In September 2022, the Ministry of Internal Affairs and Communications announced amendments to the ministerial order and notices related to the Radio Act. 
Low-power indoor (LPI)
For indoor use only. Maximum EIRP of 200mW.
Very low power (VLP)
For indoor and outdoor use. Maximum EIRP of 25mW.
In December 2022, the Ministry of Digital Development, Communications and Mass Media published protocol meetings Russian State Commission for Radio Frequencies. 
Low-power indoor (LPI)
For indoor use only and employ transmitter power control (TPC). Maximum EIRP of 200 mW and maximum PSD of 10 mW/MHz.
Very low power (VLP)
For indoor and mobile outdoor devices use. Maximum EIRP of 25 mW and maximum PSD of 1.3 mW/MHz.
In February 2023, Singapore's IMDA opened consultations for the 6GHz band.
45 GHz (802.11aj)
|Channel||Frequency (GHz)||Channel||Frequency (GHz)|
60 GHz (802.11ad/aj/ay)
- "Advantages and Disadvantages of ISM Band Frequencies". L-com Global Connectivity. Retrieved 2018-08-18.
- IEEE Standard for Information technology—Telecommunications and information exchange between systems Local and metropolitan area networks—Specific requirements - Part 11: Wireless LAN Medium Access Control (MAC) and Physical Layer (PHY) Specifications. IEEE. 14 December 2016. Table 15-6—DSSS PHY Frequency Channel Plan. doi:10.1109/IEEESTD.2016.7786995. ISBN 978-1-5044-3645-8.
- IEEE 802.11-2007 — Table 18-9
- Article 10, Act No. 14448 of 4 December 2017 (in Brazilian Portuguese). Anatel. Retrieved 2022-08-20.
- "WLAN Regulatory Update". 3 February 2003.
- "Cuadro Nacional de Atribución de Frecuencias (CNAF)" [National Table of Attribution of Frequencies (CNAF)] (in Spanish). 6 February 2008. Archived from the original on 6 February 2008. Retrieved 2 August 2017.
- Israel: צו הטלגרף האלחוטי [Wireless Telegraph Order] (in Hebrew). Archived from the original on 4 February 2021.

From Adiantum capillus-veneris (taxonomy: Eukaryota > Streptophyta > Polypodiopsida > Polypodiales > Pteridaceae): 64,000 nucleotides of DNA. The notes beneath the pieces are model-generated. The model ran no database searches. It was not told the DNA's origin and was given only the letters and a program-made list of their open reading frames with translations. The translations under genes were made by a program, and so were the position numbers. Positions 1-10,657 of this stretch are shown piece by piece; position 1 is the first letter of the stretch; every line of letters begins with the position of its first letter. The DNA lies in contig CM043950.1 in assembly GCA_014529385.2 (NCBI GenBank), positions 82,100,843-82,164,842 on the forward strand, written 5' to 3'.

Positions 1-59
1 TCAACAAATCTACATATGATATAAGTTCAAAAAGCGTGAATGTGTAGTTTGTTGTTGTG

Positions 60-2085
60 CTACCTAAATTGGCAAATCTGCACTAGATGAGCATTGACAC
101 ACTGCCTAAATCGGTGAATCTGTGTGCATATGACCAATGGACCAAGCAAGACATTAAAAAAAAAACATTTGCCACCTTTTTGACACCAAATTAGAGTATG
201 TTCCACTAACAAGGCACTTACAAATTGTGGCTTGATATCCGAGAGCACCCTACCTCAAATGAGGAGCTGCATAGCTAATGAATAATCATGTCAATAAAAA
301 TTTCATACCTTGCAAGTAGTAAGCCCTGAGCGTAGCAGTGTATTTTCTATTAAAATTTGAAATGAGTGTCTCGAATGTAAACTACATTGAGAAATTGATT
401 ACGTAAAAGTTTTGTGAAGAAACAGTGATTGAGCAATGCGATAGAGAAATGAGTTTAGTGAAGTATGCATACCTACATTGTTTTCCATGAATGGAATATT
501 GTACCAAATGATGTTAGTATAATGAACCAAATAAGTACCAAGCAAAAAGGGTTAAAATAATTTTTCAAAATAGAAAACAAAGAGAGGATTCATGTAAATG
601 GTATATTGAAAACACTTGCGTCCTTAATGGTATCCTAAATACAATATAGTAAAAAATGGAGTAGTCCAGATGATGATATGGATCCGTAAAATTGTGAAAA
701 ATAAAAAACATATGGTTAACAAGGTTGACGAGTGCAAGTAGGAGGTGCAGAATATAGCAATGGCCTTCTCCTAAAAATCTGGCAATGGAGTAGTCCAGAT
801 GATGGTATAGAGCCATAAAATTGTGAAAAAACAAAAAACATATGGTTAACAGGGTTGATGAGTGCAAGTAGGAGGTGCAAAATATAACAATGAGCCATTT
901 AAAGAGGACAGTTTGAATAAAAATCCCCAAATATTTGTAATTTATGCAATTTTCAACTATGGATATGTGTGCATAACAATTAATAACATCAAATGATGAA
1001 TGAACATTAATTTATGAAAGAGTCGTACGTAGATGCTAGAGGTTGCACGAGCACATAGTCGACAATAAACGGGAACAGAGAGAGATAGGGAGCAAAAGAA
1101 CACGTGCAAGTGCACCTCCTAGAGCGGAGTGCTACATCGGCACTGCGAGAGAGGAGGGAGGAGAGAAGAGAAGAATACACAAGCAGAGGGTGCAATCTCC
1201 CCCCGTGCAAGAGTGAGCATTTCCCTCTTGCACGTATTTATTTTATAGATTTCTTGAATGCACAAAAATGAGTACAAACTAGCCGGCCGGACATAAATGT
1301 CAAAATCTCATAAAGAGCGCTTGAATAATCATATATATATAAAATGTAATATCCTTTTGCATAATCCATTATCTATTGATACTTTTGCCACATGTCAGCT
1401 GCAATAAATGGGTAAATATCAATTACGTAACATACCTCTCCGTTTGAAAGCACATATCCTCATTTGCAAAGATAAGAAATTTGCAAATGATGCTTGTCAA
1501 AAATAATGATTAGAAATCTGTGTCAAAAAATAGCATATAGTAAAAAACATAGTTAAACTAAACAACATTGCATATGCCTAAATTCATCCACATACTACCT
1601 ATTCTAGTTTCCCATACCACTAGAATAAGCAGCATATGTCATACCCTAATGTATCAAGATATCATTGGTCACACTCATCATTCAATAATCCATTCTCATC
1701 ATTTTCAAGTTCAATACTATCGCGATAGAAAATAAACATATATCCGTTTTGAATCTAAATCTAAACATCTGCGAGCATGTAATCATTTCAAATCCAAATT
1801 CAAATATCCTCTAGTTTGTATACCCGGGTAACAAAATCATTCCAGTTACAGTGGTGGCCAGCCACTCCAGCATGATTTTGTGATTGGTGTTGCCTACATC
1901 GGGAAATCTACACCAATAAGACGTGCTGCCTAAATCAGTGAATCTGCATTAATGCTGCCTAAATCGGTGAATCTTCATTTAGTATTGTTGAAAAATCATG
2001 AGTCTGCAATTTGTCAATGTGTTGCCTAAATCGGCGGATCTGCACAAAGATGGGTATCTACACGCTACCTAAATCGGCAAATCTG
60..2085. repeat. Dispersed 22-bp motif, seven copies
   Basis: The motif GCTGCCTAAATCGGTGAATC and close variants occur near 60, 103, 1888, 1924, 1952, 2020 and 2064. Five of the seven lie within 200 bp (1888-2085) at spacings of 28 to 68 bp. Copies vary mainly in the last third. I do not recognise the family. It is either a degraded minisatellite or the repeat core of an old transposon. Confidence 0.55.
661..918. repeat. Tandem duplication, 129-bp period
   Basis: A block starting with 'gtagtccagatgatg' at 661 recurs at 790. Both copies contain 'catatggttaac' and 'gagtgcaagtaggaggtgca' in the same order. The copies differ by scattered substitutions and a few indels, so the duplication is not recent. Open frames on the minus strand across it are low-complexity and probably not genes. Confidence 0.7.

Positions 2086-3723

- "Radiocommunications (Low Interference Potential Devices) Class Licence 2015". www.legislation.gov.au. Retrieved 16 March 2022.
- "WLAN / RLAN". Bakom.Admin.ch. Retrieved 24 June 2017.
- "Gazette Notification No. G.S.R. 45 (E), dated 28.1.2005" (PDF). >
- "dead link". Archived from the original on 2012-12-12. Retrieved 18 February 2014.
- "TCB workshop on unlicensed devices" (PDF). October 2005. p. 58. Archived from the original (PDF) on 5 November 2008.
- "NTIA Comments ET Docket No 03-108 02-15-2005". www.ntia.doc.gov. Retrieved 5 June 2016.
- "47 CFR Ch. I (10–1–04 Edition)" (PDF). Edocket.access.gpo.gov. Retrieved 2 August 2017.
- "FCC 16-181" (PDF). apps.fcc.gov. 23 December 2016. Retrieved 22 February 2017.
- "DSSS Frame Structure". rfmw.em.keysight.com.
Chip Rate Mcps
- "802.11 OFDM WLAN Overview". rfmw.em.keysight.com.
- "Choosing the right Wi-Fi channel can minimize wireless interference". compnetworking.about.com. Retrieved 5 June 2016.
- Garcia Villegas, E.; et al. (2007). Effect of adjacent-channel interference in IEEE 802.11 WLANs (PDF). CrownCom 2007. ICST & IEEE. Archived from the original (PDF) on 2011-07-20.
- "Channel Bonding in WiFi and Radio Frequency Physics | Network Computing".
- "3.5 GHz Band Overview". Federal Communications Commission. 2015-12-16. Retrieved 2022-06-15.
- "5GHz帯無線アクセスシステム" [5GHz Band Wireless Access System]. 総務省 電波利用ホームページ｜免許関係 [Ministry of Internal Affairs and Communications Radio Usage] (in Japanese).